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CONSOLE: SNES DEVELOPER: Capcom PUBLISHER: Capcom
RELEASE DATE (NA): November 1, 1994 GENRE: Platformer
// review by Emily

Firebrand recognition.

Before the days of incredibly difficult games like Dark Souls, there were Capcom games. What is the difference, you ask? It's simple. Capcom games may be difficult, but at least they were fun. That's one of the biggest annoyances I have with games these days. The developers and gamers see playing games as more of a bragging right or a test of skill rather than an avenue of entertainment and pleasure. They take the fun out of actually enjoying a game and place it into making a tick mark of "I finished this game. Give me joyous praise and Steam achievements." In my opinion, that's why older games are better. Demon's Crest is one of those games that is both difficult and enjoyable. Sure, the game's frustrating at times, but it doesn't make you want to chuck the cartridge into oncoming traffic...well, most of the time.

Demon's Crest has quite a history before it. The main gargoyle friend, Firebrand, got his beginning as a main enemy in the game Ghouls 'n Goblins. From that game, he branched off into his own three game series beginning with Gargoyle's Quest. Demon's Crest comes last in this series, so if this game interests you, you should probably start with the other games first. I wasn't aware of the former games, so I was a bit confused at the start. I was ignorant of all the awesome stuff that Firebrand could do in the game. He can fly, breathe fire, and grapple onto the sides of walls. By collecting various objects, he can transform into different types of gargoyles and adopt their unique talents as well. In this game, there are three other types of gargoyles: earth, air, and water. Firebrand is obviously a fire type gargoyle.

The first thing I noticed and appreciated about this game was the atmosphere. It's amazing! The game drops you right into a boss battle at the beginning. There's no story to explain where you are or what you're trying to do. There's a dragon that's going to eat your face and you need to take it down. I was a bit confused at this part since there was a wall that obviously looked like it needed to be broken down. I thought, "Oh, I don't need to fight the boss. I just need to escape." I died a few time before I figured out that I couldn't break that wall. That wall was so enticing though! It was like those displays with the money behind the glass and a sign that says, "If you can break this glass, you can keep the money."

When it comes to atmosphere, this game is in the mesosphere! (That's the highest layer, in case you were going to Google it like I just did.) Demon's Crest has some high quality SNES artwork. The background are well done and animated. The foreground is detailed. The characters are probably some of the best! Especially the bosses—some of them remind me of some of the grime I've had to clean from my family's bathroom. All of the bosses are creepy and look like they crawled out of a radiated sewer mop, but that's great! This game is supposed to be about the underworld and gross-looking stuff. It definitely accomplishes that feat.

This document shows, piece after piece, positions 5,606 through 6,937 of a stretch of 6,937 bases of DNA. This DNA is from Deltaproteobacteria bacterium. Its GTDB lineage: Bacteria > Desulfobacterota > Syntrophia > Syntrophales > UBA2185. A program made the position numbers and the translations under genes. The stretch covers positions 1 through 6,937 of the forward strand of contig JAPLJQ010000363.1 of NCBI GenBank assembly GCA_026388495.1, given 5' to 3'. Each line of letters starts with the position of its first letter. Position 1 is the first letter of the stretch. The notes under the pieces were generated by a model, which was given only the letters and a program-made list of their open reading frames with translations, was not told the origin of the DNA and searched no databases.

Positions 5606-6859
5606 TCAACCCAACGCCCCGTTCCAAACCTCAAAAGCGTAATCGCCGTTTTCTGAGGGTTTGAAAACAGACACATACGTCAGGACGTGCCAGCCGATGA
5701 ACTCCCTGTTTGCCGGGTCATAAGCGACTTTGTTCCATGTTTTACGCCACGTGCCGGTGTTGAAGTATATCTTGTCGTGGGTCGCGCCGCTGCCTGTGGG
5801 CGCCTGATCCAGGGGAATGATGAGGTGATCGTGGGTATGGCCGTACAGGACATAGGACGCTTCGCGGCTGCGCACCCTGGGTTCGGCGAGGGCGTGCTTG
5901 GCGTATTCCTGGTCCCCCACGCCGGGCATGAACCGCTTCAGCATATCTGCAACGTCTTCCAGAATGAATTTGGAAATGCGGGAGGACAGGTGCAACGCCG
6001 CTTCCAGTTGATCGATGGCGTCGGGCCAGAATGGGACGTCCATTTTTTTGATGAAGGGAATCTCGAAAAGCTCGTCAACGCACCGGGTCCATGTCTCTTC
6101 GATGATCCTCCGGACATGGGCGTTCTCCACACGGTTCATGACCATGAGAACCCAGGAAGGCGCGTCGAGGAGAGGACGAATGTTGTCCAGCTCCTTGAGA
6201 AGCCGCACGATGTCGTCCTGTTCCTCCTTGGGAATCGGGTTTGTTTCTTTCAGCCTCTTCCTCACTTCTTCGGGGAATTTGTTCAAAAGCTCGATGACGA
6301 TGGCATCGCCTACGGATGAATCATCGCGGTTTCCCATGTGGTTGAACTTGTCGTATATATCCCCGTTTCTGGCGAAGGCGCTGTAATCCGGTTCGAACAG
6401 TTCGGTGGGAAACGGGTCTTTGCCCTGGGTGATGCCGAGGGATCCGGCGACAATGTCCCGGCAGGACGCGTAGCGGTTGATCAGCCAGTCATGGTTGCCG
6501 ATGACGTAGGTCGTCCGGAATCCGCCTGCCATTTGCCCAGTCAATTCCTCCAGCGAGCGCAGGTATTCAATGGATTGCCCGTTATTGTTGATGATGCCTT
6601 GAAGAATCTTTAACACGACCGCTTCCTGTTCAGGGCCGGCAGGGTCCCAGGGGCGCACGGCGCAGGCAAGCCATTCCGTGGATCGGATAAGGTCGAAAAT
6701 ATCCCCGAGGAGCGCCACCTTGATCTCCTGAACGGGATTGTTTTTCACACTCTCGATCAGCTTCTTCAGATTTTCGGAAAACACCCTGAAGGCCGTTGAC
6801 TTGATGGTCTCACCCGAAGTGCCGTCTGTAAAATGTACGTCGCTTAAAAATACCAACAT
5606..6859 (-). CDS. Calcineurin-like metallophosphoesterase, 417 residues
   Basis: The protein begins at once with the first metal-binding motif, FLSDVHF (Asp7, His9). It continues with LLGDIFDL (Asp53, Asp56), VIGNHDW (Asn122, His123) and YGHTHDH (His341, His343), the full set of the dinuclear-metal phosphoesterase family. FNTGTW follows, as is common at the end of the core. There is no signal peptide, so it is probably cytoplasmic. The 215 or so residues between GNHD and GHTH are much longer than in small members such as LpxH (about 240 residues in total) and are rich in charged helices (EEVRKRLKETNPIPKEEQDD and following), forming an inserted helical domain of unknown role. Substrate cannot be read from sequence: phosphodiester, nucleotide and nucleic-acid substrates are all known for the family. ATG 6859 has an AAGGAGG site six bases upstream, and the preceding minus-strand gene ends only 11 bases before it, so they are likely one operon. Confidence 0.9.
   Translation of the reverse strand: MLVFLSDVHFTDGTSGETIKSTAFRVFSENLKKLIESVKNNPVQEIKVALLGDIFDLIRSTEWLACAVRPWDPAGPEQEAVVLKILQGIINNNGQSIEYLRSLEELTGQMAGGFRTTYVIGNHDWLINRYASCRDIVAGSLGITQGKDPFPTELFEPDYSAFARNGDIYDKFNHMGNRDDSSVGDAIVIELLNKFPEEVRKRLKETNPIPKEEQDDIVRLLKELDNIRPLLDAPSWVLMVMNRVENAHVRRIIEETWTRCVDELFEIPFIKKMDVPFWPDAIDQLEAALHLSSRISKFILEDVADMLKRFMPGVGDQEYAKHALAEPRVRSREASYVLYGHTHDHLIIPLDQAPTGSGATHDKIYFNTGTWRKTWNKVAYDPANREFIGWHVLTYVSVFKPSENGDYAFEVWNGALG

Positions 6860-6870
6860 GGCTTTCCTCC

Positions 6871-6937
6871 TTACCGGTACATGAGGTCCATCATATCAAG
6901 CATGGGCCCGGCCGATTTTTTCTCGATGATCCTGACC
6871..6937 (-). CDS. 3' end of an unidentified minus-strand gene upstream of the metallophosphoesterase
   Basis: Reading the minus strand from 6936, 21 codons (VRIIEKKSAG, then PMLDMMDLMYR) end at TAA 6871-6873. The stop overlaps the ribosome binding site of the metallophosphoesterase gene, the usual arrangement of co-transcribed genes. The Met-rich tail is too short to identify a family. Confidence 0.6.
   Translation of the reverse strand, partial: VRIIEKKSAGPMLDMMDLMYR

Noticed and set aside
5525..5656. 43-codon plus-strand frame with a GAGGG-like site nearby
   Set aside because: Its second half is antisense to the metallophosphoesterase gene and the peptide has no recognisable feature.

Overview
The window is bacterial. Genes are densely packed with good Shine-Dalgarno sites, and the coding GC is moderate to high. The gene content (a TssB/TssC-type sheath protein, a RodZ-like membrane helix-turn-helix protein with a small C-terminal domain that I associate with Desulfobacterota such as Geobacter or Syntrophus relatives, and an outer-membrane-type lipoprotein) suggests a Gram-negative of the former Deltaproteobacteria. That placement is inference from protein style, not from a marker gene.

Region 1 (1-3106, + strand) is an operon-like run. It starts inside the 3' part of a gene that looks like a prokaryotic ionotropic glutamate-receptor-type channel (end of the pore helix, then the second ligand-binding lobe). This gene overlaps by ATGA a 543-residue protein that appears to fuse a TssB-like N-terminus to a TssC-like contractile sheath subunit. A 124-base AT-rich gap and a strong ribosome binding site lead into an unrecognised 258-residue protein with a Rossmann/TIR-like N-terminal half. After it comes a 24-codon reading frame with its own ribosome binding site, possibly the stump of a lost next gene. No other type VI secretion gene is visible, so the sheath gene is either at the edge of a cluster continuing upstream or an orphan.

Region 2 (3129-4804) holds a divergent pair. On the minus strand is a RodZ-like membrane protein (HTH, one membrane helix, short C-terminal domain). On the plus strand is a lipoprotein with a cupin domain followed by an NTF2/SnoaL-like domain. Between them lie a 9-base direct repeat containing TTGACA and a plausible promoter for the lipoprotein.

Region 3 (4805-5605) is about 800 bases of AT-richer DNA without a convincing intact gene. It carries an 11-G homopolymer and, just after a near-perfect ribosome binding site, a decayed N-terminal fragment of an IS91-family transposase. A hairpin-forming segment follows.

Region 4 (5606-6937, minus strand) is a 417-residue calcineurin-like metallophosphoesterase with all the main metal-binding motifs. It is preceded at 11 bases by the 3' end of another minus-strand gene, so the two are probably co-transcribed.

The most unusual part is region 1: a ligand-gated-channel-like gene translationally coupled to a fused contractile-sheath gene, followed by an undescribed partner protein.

The demon's crest reads "Etenim calidum est." A translation would be "It's jam hot in here!"

Anyone who knows me knows that music is very important to my gaming experience. The music of Demon's Crest is very fitting and awesome. As if the art in the game wasn't haunting enough, the music accomplishes that atmosphere twice as much. The main instrument the music composers used was the organ...no, not their internal organs. For some reason, the organ makes sense with this game. Who would have thought that a church organ and demons would go so well together? Actually, don't answer that.

If you're looking for a game that you can complete in an afternoon, you should probably save Demon's Crest for some other time. As is said before, this game is difficult. You will spend quite a bit of time going back and forth between fighting bosses and searching for potion and spell money. The game does help you out in some situations. When you die, you have the option to either retry or go back to the map. You aren't forced to keep replaying the same level over and over again. If you need to go back to the town and smash some windows for money, go ahead! It's actually very nice sometimes to take a break from repeatedly dying on a single boss to play a skull-crushing minigame for a few extra coins.

The bosses are quite the challenge! Most of them are simple pattern recognition, but there are some that have no distinct pattern of attack. Those are the ones you'll spend all day on because each battle is different. A technique that almost worked the first time will get you killed faster the second go around. Defeating these bosses gave me quite the sense of accomplishment! Ultimately, players defeat these mangled bosses by preparing well and by balancing the perks of the different gargoyle forms.

Demon's Crest whooped my behind for sure, but that doesn't mean I can't enjoy the game. Although there isn't much of an explanation of the story, the game does well without it. I'll probably pick this game up again in the future and try to see if I can do better next time. I do wonder, though...

Is there a Demon's Colgate?


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